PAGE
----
Princeton Confronts Slave-Owning Past
Carol Ozemhoya | OW Contributor | 11/28/2017, 4:36 p.m.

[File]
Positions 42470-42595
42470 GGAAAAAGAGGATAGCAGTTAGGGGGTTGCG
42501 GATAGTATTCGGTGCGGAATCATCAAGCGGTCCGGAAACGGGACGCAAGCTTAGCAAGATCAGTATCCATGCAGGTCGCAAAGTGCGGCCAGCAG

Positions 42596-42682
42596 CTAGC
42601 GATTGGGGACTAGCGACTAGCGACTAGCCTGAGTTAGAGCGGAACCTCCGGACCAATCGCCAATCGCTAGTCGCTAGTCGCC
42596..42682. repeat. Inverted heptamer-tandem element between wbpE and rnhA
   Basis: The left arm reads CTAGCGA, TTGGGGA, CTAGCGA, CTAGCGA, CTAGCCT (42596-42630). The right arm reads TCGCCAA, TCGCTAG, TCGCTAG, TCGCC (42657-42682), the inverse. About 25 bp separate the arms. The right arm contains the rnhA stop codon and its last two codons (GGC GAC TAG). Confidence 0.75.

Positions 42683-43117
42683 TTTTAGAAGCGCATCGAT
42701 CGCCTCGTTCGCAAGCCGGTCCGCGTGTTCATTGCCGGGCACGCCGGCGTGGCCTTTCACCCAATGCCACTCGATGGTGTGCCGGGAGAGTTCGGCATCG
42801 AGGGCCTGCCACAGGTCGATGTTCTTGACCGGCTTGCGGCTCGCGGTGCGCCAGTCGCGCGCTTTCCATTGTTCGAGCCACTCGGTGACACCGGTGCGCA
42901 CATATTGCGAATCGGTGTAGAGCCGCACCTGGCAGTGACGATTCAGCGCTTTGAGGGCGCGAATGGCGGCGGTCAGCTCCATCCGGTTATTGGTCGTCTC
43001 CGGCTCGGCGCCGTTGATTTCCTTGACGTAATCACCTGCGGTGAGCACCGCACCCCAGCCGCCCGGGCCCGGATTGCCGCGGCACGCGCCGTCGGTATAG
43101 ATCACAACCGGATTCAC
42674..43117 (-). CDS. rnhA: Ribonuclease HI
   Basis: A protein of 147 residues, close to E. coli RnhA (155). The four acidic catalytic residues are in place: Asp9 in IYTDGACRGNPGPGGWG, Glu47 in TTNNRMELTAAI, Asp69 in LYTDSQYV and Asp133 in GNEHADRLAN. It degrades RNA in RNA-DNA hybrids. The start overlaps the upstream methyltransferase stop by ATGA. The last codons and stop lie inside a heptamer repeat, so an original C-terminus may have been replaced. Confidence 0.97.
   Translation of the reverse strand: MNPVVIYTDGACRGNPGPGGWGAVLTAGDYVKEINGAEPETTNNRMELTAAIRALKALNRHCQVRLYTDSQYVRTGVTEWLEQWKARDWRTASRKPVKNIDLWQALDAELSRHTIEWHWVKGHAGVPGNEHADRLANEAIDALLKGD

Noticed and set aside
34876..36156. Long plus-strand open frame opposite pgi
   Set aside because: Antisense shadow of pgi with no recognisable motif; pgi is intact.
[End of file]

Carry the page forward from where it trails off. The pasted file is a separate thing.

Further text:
For more than a century and a half, Princeton University neither acknowledged nor investigated its historical ties to slavery, despite the fact that the first nine presidents of the school owned slaves at some point in their lives. This month, that changes. Students, faculty and anyone else walking past Princeton’s Maclean House will lock eyes with an object ― a sculptural relief, to be exact ― depicting the face of Samuel Finley, the fifth president of Princeton, along with the faces of the man, woman and child he possessed as slaves. According to the Huffington Post, the work is part of the Princeton & Slavery Project, an initiative launched by history professor Martha A. Sandweiss in 2012. The ongoing research project focuses on the slave-holding practices of Princeton’s founding trustees and faculty members, taking into account how the university (and New Jersey at large) profited from and grew out of slave labor, a practice that was not abolished in the state until 1865. “I was ignorant. I was curious,” Sandweiss said of her desire to dive into Princeton’s ties to slavery. “Since Princeton was founded in 1746, I knew there would be a story. Every institution was implicated, but nobody had investigated it.” Sandweiss, previously a museum curator and director, launched an undergraduate research seminar on the subject of slavery at Princeton in 2012, examining how the university’s paradoxical embrace of liberty and servitude echoed the contradictions that have always marred early American values. Over the next few years, students and faculty collaborated to piece together a dark history of the school their predecessors had failed to reckon with. The initiative has uncovered stories of women like Betsey Stockton, a former slave of former university President Ashbel Green who went on to become a prominent educator, and Moses Tyler Pyne, who was one of Princeton’s most generous benefactors and whose family owned a sugar trade business reliant on the slave economy. Thanks to her experience in the art world, Sandweiss realized early on that when strict historical inquiry fell short of producing a full story, her team could turn, at times, to other forms of creative expression to fill in the blanks. History is tethered to documents and dates, but art, she felt, offers space to imagine, extract and interpret. “I really understand what the boundaries of history are,” Sandweiss said. “I live and die by footnotes. That means that I can’t imagine what’s inside people’s heads unless they left me a record. I can’t invent dialogue unless people left their own words for me to find. I thought it would be interesting to work with creative artists that aren’t bound by the same rules that I am.”